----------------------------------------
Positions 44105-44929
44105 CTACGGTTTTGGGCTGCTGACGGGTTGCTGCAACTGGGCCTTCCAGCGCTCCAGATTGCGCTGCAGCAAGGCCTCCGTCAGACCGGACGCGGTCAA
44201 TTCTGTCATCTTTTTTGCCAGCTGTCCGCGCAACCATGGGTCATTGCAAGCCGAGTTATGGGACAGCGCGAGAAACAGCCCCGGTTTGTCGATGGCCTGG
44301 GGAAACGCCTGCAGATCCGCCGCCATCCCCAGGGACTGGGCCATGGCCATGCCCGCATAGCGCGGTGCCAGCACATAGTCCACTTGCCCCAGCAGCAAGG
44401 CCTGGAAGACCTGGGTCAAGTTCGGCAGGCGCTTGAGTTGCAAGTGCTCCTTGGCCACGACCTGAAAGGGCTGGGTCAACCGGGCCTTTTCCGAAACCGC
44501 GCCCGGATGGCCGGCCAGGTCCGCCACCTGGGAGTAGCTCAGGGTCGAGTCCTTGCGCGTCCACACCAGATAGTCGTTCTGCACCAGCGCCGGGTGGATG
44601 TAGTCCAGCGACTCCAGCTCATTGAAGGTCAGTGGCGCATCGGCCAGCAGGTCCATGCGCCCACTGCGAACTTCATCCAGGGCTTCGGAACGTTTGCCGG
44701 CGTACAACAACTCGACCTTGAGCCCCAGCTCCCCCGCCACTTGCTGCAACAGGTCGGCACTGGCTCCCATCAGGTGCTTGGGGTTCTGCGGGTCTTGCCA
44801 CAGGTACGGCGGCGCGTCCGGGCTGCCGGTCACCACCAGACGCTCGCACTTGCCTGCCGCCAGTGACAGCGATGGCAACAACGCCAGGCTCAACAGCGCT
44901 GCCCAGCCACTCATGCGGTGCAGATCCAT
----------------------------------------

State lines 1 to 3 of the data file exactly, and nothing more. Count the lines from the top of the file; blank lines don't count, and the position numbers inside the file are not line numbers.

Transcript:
Positions 44105-44929
44105 CTACGGTTTTGGGCTGCTGACGGGTTGCTGCAACTGGGCCTTCCAGCGCTCCAGATTGCGCTGCAGCAAGGCCTCCGTCAGACCGGACGCGGTCAA
44201 TTCTGTCATCTTTTTTGCCAGCTGTCCGCGCAACCATGGGTCATTGCAAGCCGAGTTATGGGACAGCGCGAGAAACAGCCCCGGTTTGTCGATGGCCTGG